Ann said...

I appreciate your thoughtfulness on this....if people would only do what their hearts tell them is right!.....Ann

Martha said...

I guess you're going to get some heat for this. I do not know if there is any way to couch such thoughts without getting heat.
It might be worth asking folks like George Lakoff or the Dalai Lama. We progressive have to learn to engage for the purpose of winning converts. It is something I wrassle with always.
I know the way to start is always "How would you feel if. . . " but how to get past that is going to create heat too.
"How would you feel if your child's death broke the hearts of hundreds of thousands of people who are frustrated that an evil man sent your child to a pointless death invading another country where we have no business and no honor, and your defense of your child's death only facilitates more deaths of more children?"


Don said...

Great Blog. Bravo!

Beth and Oz said...

Thank you for this! I was outraged when I read that story in the Chron this AM and so was my husband.

Steve said...

It is not thier gullibility. They were lied to by the leaders of their government and the Commander in Chief. They were already victims when they were killed. All of the troops over there are victims of the same White House crimes.

Dick said...

Dear Dotty, You have taken on a subject that I have not read a word about . I guess it was considered too difficult to approach and so has simply been accepted without comment. It would have been easy to give offense while speaking out as you have done . However, I thought the whole tone of your piece was most sympathetic and you made your point with unquestionable respect for parents' feelings .

Andy said...


If I lost my son in war because he had a mistaken belief based upon lies and misinformation I would strongly feel that it was my duty to keep other beautiful children from meeting the same fate by letting my voice be heard.

I honor and respect the moms who's loss is so deep and so painful that no words can describe it. I also honor moms that cannot at this time speak out because they don't feel it is right or because it is too soon to do so; healing takes time.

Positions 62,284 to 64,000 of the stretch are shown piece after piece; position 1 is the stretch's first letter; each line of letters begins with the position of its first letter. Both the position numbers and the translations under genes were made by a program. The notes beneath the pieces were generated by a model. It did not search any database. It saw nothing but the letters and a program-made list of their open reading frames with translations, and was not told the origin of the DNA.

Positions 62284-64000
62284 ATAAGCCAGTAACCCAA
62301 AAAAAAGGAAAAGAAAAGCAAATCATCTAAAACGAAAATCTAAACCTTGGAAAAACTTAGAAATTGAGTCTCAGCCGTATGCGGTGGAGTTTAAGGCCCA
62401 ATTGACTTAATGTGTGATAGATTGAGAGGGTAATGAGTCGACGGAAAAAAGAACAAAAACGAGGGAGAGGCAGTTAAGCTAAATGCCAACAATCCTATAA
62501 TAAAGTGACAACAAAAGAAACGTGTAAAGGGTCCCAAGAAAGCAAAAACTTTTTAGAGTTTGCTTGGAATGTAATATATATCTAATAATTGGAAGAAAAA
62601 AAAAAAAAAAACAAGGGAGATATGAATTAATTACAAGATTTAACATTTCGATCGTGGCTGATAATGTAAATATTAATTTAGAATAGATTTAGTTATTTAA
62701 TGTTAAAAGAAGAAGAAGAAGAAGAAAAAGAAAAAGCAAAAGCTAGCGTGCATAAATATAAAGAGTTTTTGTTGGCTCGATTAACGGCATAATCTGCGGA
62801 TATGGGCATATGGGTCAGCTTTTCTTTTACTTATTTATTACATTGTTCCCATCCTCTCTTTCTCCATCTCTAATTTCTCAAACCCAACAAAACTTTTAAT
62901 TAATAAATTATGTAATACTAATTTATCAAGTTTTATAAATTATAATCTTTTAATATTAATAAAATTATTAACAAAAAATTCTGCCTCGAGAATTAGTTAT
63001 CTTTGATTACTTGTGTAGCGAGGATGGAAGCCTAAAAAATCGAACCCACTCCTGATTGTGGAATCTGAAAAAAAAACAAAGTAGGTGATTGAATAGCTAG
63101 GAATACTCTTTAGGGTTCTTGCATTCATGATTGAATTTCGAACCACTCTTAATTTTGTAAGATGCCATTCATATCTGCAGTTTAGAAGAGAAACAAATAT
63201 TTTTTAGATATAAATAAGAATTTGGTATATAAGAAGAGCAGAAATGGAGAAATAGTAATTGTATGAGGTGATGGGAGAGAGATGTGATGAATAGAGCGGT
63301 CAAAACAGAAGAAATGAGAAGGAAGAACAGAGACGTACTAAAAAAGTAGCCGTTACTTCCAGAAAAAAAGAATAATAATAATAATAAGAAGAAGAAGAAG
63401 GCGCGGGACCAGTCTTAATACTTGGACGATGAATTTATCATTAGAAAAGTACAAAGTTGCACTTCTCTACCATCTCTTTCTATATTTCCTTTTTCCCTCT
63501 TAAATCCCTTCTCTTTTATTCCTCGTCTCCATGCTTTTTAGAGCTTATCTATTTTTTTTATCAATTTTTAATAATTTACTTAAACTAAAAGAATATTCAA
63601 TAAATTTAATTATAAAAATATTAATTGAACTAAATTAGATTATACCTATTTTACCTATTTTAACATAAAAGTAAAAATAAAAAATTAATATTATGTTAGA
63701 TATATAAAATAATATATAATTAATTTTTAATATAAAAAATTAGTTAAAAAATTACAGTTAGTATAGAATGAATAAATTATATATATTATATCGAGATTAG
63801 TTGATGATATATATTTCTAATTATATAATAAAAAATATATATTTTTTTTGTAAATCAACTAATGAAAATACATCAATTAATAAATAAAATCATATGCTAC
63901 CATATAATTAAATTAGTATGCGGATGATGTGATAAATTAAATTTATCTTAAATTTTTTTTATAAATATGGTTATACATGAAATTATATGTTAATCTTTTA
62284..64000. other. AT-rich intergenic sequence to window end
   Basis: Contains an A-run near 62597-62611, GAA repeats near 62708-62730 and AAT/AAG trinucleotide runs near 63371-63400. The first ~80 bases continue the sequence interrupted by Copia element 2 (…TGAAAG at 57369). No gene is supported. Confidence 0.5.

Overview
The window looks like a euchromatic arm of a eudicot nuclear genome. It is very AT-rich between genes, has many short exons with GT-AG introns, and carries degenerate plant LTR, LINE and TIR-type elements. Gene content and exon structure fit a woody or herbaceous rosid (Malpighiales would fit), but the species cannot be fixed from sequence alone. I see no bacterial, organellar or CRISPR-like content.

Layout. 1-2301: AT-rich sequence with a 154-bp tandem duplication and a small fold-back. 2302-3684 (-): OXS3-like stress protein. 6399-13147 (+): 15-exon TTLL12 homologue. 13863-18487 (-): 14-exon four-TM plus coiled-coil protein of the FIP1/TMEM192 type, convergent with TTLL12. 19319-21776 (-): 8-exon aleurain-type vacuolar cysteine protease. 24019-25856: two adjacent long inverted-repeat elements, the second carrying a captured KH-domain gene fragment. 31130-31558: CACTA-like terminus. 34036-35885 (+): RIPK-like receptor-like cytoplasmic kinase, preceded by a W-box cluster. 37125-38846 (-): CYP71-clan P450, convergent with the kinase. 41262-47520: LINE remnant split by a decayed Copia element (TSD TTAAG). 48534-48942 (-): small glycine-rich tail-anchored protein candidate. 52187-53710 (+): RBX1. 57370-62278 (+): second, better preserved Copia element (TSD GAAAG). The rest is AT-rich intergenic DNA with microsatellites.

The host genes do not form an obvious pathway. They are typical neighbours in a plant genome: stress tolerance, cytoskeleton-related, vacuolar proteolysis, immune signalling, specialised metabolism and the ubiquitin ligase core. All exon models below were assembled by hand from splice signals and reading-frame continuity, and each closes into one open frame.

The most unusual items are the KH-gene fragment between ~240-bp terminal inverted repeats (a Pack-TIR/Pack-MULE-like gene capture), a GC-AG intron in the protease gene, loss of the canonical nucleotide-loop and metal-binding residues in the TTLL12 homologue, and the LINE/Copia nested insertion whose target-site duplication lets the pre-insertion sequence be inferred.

At the same time I encourage mom's who understand the nature of this war regardless of their child's understanding of it, to look deeply into their heart and ask what actions can they take that will be of the greatest benefit to their healing and equally importantly to so many of the young, innocent beautiful young brothers and sisters that are still living in terror in Iraq each day and each night, fighting a foolish war with no end in sight.

For those of us that are deeply dedicated to peace and speaking the truth, we must let our voices be heard so that the tide of public opinion may keep on turning this is the key to ending the insanity in Iraq. The truth is never a betrayal to the dead or the living; it is a gift and a blessing to all life on Earth.

Clutch said...

'...mourning their gullibility.' !!!

You have got to be kidding. You are going to go ahead and kick a dead trooper while he is down?! WTF kind of person are you? If you are against the war that is fine. If you think these parents should go protest that is fine to. But to suggest that these soldiers died for '...for the cult of George Bush?' Lady you are the one here that is misguided. They died for you, me and the strangers on the street. They served their country, our country, you and me. They went to Iraq because they swore an oath. The made a promise to the American people to serve when called. The only thing these soldiers ask for in return is some respect.

At the very least even if you are one of those people who think that anyone who wears a uniform of the U.S. military is a gullible twit it is just plain rude to speak ill of the dead.

Veronica said...

very touching, well reasoned and brave of you to speak out
those parents must find it hard to think clearly with all the pain they are in
Thank you